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Tteok-bokki is one of popular street food in Korea. It made up of small-sized rice cakes and soft fish cakes in a spicy-sweet chili sauce (gochujang). It reminds me of the memory of eating it as after school snack with my friends back in the days.
It’s finally Eid Fitr, a celebration to commemorate success in fasting during the month of Ramadhan. Eid Fitri is celebrated during the Islamic month, Syawal.
In Malaysia, Malays will usually insert either rice or glutinous rice in different parts of plants depending on the type of food we make. For instance, there are ketupat, which is rice cooked inside woven young palm leaves, the triangular ketupat palas, glutinous rice inserted in palas leaves and finally, lemang, glutinous rice wrapped with banana leaves and cooked in a bamboo stick with coconut milk.
These are one of the many local Malaysian food that we make at our kampung to celebrate the arrival of Eid Fitr.
This is a recipe that I made during being quarantined. I was trying not to go to the grocery store and also trying to impress my children with a playful but delicious rice dish. The juice from the beets makes the rice a super vibrant magenta pink color. I felt like an awesome mom because I made a fun meal that the kids actually ate.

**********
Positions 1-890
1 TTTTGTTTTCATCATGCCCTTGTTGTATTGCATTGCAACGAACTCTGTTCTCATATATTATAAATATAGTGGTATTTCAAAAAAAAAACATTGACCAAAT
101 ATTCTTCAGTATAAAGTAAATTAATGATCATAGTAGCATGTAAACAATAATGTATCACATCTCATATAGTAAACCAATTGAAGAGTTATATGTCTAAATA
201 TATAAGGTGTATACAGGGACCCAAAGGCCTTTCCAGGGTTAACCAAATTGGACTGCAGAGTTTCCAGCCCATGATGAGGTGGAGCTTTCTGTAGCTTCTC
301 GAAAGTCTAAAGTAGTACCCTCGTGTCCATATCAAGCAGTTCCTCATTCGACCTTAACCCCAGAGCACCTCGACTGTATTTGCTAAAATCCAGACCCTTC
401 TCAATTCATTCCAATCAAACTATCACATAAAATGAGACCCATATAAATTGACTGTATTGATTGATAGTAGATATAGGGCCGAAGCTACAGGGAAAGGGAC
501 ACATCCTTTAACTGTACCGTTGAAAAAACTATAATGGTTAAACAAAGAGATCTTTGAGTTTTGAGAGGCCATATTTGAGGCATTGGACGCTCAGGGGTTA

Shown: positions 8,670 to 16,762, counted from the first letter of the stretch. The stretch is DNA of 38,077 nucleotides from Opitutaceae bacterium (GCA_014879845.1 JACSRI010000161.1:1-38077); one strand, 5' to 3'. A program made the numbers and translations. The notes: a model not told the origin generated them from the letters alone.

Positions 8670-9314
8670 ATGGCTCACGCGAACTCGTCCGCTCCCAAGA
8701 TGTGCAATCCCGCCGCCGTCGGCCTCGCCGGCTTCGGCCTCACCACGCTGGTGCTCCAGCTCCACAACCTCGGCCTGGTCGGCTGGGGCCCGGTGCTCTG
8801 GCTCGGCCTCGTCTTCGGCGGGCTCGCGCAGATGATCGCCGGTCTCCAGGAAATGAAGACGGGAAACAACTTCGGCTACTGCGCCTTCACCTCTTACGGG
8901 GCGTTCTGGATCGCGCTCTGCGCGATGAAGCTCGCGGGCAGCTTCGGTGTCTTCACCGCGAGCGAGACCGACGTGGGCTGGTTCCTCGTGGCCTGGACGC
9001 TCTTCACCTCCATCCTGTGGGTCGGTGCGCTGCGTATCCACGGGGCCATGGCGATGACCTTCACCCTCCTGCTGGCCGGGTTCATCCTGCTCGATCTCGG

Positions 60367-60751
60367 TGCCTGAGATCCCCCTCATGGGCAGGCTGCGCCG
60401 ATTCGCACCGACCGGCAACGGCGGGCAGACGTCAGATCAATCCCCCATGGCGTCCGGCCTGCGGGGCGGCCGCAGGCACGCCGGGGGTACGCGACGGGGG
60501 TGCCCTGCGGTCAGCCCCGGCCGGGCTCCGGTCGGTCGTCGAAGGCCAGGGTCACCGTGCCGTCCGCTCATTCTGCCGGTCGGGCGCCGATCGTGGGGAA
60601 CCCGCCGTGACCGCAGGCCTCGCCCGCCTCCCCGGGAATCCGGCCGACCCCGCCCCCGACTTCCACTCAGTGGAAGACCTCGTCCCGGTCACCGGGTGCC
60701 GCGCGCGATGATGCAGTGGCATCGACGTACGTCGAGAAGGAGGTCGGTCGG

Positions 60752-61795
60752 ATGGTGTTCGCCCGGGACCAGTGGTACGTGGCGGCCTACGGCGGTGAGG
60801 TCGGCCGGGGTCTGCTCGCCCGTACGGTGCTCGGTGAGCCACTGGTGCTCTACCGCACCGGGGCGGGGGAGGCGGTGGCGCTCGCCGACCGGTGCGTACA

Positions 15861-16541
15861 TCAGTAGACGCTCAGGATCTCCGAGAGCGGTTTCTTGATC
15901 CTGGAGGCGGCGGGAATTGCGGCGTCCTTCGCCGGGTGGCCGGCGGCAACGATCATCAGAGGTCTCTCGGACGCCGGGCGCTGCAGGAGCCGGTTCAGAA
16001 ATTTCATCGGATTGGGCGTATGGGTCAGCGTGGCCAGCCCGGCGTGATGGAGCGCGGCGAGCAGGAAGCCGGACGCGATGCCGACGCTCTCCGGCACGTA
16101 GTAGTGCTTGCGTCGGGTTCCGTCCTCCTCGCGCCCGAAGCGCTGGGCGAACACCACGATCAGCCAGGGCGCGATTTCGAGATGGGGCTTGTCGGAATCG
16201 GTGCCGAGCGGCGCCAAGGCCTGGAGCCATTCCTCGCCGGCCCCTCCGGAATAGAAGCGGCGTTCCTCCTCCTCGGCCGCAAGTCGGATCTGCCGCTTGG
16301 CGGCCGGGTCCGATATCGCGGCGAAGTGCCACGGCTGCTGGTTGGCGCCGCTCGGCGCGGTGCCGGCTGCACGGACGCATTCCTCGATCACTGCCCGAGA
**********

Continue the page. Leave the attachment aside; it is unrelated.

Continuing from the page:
To prepare the lemon and rosemary risotto with the prawns, start frying the garlic in a pan with a drizzle of oil. Let it brown and immediately add the shrimp, let it flavor for a few minutes and season with salt. When cooked, remove the shrimps and keep them aside, remove the garlic and add the rice. Toast for two minutes then blend with the white wine. Let the alcohol evaporate then add the boiling broth a little at a time. Chop half the lemon zest with the rosemary and squeeze the lemon juice. When almost cooked, add the lemon juice and the shrimp to the risotto. Serve by decorating with the mince of zest and rosemary. Enjoy your meal!